9 expenses you can't deduct on your tax return

If you want to shrink your tax bill or beef up your refund, claiming all the deductions you're eligible for can be a smart strategy. Deductions reduce your taxable income. That's a plus if you want to hang on to as many of your hard-earned dollars as possible. But there are limits on what you can deduct. Here's a look at some expenses you can't deduct in most cases.

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1. Pet Care Expenses

Fluffy may seem like a member of the family. But that doesn't mean you can claim him as a dependent or get a deduction for his day-to-day care. You may, however, be able to claim a deduction for certain animal-related expenses if you own a business or you've donated pet food or other items to an approved charity.

2. Commuting Expenses

While business-related travel expenses (including the cost of flights and hotel stays) may be deductible, ordinary commuting expenses are not. If you take a bus, taxi or subway to get to work each day, you can't deduct those costs on your tax return as business expenses. You may be eligible for a deduction, however, if you're paying to travel to a training session or conference held outside of your office.

3. Donations to Non-Qualifying Charities

Giving to a good cause can help you out at tax time, but only if you're making a donation to a qualified charity. Handing out cash to a friend or relative who's struggling to find a job, for example, is certainly charitable. But it won't help you score a tax break.

Related Article: What Can You Deduct at Tax Time?

4. Home Improvement Expenses

Home improvement expenses generally aren't deductible. One exception involves the renovations you make to a home office. Not everyone can take the home office deduction. But if you have a legitimate reason for claiming it, you may be able to deduct the cost of any upgrades you've made to your home office.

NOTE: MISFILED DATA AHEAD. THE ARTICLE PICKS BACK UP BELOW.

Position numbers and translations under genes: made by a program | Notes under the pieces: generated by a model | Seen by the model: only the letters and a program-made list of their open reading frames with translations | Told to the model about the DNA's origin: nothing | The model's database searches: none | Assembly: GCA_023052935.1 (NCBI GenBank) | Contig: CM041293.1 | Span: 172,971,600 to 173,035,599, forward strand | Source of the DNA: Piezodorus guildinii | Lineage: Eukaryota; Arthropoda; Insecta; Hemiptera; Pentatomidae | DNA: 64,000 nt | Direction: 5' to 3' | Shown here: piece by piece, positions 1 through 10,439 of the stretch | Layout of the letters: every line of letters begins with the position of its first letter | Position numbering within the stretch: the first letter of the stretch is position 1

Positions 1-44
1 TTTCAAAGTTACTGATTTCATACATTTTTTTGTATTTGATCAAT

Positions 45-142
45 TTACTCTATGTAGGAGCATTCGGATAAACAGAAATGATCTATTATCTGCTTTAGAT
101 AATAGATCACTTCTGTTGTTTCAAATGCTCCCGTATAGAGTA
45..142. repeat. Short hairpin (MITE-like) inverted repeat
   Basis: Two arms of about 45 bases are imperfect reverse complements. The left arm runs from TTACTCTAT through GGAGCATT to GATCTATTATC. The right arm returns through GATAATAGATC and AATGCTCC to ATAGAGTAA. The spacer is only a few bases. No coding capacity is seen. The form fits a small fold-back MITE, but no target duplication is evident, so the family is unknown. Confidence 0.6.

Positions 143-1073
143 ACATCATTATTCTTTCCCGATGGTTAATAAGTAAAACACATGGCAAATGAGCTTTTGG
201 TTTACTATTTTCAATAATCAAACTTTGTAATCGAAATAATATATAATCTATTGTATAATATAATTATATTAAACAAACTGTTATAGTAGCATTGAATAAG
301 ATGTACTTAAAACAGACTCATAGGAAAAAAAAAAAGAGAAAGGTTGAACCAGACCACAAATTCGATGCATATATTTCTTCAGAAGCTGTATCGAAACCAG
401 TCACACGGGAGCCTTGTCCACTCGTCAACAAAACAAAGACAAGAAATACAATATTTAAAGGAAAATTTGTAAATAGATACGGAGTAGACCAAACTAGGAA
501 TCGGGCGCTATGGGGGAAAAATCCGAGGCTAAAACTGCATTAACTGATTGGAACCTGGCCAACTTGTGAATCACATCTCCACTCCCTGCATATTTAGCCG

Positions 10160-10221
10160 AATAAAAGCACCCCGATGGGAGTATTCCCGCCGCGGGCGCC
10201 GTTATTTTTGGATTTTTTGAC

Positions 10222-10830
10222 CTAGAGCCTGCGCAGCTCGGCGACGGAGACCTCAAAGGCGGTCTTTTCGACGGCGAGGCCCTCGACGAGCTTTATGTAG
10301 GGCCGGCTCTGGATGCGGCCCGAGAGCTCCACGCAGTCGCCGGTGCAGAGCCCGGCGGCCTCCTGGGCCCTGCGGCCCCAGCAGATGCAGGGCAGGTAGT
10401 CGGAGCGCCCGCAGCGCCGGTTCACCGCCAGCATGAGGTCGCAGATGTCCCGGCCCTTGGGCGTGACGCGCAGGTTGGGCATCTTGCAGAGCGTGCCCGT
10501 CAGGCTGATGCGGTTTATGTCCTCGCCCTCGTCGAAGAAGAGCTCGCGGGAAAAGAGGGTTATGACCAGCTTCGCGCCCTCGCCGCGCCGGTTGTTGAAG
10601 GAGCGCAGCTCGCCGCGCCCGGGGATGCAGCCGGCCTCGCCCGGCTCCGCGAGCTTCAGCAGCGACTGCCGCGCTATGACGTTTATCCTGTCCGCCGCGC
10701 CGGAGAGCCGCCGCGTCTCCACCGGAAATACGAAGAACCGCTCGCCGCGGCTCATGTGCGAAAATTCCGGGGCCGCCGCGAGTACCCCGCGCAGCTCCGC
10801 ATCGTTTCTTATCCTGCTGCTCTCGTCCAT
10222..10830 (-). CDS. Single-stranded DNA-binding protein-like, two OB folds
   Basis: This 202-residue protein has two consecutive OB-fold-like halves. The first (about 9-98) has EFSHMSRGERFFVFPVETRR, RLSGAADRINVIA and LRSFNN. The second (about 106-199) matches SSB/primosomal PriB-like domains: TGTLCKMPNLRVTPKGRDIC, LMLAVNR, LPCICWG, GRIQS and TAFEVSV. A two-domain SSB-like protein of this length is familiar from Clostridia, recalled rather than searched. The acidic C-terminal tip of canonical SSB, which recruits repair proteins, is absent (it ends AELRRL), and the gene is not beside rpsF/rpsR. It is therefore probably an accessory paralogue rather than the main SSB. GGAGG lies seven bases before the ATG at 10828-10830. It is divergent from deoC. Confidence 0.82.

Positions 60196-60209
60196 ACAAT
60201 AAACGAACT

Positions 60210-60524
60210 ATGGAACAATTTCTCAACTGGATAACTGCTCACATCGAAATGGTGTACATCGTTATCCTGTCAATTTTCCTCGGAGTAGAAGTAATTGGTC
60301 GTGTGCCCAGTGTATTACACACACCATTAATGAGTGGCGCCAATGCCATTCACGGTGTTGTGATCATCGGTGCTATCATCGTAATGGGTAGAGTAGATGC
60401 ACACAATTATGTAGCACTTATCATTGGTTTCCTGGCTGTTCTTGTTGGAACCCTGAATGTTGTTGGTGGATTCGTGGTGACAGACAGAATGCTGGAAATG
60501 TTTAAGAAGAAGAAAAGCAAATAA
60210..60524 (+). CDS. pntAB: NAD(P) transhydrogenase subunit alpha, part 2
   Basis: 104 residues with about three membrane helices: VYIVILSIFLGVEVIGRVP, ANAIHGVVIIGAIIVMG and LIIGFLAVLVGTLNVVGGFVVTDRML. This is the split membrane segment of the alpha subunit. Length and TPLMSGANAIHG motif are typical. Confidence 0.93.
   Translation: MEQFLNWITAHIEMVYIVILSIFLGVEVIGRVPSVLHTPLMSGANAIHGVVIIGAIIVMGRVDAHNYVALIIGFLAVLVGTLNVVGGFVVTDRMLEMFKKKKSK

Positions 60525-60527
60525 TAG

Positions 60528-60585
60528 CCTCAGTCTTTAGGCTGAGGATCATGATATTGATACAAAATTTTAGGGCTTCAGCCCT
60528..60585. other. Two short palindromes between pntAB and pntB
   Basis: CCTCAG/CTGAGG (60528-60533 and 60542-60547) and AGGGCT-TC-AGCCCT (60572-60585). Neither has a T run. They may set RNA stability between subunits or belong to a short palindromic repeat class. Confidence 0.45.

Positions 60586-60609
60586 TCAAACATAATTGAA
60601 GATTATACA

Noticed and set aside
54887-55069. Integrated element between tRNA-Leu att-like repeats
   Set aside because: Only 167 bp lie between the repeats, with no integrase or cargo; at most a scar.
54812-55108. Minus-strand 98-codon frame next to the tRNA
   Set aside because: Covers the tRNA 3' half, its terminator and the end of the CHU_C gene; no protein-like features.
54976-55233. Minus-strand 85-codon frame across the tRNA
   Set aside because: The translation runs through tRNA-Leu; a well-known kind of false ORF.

While you can't qualify for a deduction for giving your kitchen a makeover or adding a new sunroom, these projects may raise your property value. If that happens, you can write off the additional property taxes that you have to pay.

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5. Gym Membership Fees and Plastic Surgery Expenses

The IRS doesn't cut you a break if you decide to start hitting the gym or getting liposuction. There's only a possibility that the cost of plastic surgery may be deductible if your doctor deems it necessary for your health and well-being.

6. Time Spent as a Volunteer

Volunteering can be an enriching experience and while there are certain volunteer-related expenses that you can write off, your time isn't one of them. The IRS does allow you to deduct certain costs associated with volunteering, such as money you pay out of pocket to purchase a uniform and travel expenses that you weren't reimbursed for while volunteering away from home.

Related Article: 11 Tax Breaks You Can Claim Without Itemizing

7. Child Support Payments

If you're on the receiving end of child support payments, they won't count as taxable income. And if you're paying child support, you can't get an extra deduction. Alimony payments, on the other hand, are always tax-deductible if they're made while a couple is legally separated or divorced.

8. Homeowners Insurance Payments

If you own a home, having the right insurance is a must if you want peace of mind. But unfortunately, there's no deduction for paying your premiums. You can, however, deduct things like mortgage loan points, mortgage loan interest, real estate taxes and property taxes.

9. Babysitter Fees​​​​​​

The money you pay someone to watch your kids usually doesn't have a place on your tax return. It may be deductible, however, if you can prove that someone was babysitting your children while you were volunteering for a qualified charity.

There's another upside if you're paying childcare fees regularly. You may be able to recoup the cost of some of those expenses if you qualify for the Child and Dependent Care Credit.

Don't Try to Bend the Rules

Attempting to sneak in a non-deductible expense when you file your taxes is a bad idea. If you get audited and you can't prove that your deductions are valid, you could end up having to pay additional taxes, penalties and interest. Your best bet is to stick to deducting the expenses that have Uncle Sam's seal of approval.

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